Map of life expectancy at birth from Global Education Project.

Monday, August 25, 2014

Another GMO deception

Alas, the publishers of The GMO Deception had bad timing in one respect. One of the essays in the book, by Indrani Barpujari and Birendra Brau, alleges that suicides of farmers in India are caused by the widespread adoption of cotton that expresses the insecticide Bt. The basic idea is that the seeds are much more expensive than traditional seeds, driving the farmers into debt. (The essay was first published in 2007, and no attempt is made in the volume to bring the information up to date, a highly annoying feature of this book I mentioned in my first post about it.)

Now Michael Specter in the New Yorker gives this a massive, compelling debunking. It turns out that yeah, the seeds cost more, but the farmers save more than that on pesticides. And they also avoid exposing themselves and their families to sprayed insecticides. Although agriculture in India is economically stressed, it has nothing to do with GMO crops.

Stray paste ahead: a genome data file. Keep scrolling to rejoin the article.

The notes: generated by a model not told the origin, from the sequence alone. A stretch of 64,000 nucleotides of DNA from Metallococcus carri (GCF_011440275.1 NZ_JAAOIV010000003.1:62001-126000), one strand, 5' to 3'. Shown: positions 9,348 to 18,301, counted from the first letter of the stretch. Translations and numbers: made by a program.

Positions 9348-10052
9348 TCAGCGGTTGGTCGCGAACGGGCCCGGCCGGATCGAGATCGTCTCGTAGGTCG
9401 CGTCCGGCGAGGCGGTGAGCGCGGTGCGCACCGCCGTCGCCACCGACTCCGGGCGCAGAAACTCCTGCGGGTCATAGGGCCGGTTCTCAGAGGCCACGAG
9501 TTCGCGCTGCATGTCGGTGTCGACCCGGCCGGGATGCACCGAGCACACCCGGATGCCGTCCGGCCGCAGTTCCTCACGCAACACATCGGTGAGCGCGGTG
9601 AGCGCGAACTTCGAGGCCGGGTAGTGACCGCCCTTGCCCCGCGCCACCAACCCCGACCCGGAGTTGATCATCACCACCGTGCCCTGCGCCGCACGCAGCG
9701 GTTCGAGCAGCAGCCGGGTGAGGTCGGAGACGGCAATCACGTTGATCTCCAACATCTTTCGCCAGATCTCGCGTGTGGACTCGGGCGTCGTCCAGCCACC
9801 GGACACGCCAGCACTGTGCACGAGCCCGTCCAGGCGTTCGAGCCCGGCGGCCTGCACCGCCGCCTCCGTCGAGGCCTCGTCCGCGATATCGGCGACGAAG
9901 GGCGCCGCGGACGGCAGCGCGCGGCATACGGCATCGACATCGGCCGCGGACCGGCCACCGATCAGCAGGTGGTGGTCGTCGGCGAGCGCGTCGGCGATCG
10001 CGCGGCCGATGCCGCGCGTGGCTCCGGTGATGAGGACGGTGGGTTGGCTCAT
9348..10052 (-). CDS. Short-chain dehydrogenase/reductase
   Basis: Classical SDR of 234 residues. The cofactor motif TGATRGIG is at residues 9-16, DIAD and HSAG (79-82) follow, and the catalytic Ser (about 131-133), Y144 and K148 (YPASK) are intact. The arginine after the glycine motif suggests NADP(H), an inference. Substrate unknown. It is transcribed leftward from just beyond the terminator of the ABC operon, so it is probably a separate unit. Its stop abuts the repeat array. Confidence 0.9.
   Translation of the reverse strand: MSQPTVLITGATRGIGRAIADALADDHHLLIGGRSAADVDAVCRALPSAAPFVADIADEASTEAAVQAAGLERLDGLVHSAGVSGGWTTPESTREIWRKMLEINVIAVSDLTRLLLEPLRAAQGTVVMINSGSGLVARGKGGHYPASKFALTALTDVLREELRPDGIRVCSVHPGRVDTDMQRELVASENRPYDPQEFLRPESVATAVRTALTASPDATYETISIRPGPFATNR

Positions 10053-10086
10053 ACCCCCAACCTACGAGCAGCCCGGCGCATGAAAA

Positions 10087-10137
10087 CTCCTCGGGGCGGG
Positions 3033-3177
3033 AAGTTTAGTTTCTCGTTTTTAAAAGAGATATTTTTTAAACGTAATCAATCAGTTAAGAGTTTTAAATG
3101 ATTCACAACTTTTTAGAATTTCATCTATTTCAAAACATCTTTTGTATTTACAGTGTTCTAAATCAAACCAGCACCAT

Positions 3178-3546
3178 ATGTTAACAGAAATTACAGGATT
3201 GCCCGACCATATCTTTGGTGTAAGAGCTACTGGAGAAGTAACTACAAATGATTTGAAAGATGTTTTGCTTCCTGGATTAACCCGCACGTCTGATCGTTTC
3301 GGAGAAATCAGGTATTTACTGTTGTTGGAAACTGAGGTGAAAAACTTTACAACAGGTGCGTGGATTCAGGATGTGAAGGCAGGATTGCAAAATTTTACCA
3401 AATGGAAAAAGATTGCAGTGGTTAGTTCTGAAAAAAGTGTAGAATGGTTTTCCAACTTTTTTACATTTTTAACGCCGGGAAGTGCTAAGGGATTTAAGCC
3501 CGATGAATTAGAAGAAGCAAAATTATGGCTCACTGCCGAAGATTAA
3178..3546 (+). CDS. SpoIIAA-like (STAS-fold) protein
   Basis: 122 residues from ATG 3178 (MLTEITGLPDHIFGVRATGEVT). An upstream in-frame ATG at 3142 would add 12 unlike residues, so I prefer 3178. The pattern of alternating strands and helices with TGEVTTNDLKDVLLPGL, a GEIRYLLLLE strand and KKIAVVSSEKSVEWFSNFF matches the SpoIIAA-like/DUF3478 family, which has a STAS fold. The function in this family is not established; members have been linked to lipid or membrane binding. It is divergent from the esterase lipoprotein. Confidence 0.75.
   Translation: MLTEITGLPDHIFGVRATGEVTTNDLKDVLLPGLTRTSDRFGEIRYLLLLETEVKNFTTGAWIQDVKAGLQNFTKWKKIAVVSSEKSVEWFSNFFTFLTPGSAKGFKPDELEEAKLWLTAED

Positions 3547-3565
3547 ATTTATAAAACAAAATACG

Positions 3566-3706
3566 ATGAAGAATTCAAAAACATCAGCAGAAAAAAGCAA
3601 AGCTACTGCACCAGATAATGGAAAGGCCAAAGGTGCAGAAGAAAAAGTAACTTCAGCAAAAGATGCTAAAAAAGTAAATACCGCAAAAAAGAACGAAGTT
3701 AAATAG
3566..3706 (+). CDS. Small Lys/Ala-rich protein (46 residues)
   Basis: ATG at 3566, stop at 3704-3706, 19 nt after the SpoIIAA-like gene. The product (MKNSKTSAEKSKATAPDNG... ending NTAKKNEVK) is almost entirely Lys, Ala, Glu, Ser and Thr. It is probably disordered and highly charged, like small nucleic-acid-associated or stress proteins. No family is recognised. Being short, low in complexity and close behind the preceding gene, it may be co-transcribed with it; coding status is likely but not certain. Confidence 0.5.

As I posted to Pharyngula:

It’s unfortunate that the discussion of GMO crops has been polluted, as it were, by tendentious hogwash on the part of opponents as well as proponents. It makes it very difficult to have a reasoned discussion of the issues because if you take a critical stance on some particular, you get lumped in with the anti-GMO crazies, whereas if you have anything nice to say about any particular application of GM you get lumped in with the rapacious capitalists.
I hope we can avoid that here. Every technology — every technology — has unintended ill effects. Take for example the automobile. It is a scientific fact that internal combustion engines work, and get you from point A to point B faster than horses. They can be made more or less safe, and more or less polluting, and there may be ways to make the other social externalities (e.g. urban sprawl and obesity and highways that slice through communities and all that stuff) less bad. But the costs and benefits of automobile-related policy and regulation are properly subject to debate, the possible costs now including the devastation of the planetary ecology and human civilization. And the automobile manufacturers obviously cannot be taken at face value when they make claims. The same goes for GMO crops and Monsanto.

Unfortunately, The GMO Deception is often tendentious and fails to contribute to the prospects for such a reasoned discussion. People just get dug in and then there's no possibility of movement.

To Be Continued.

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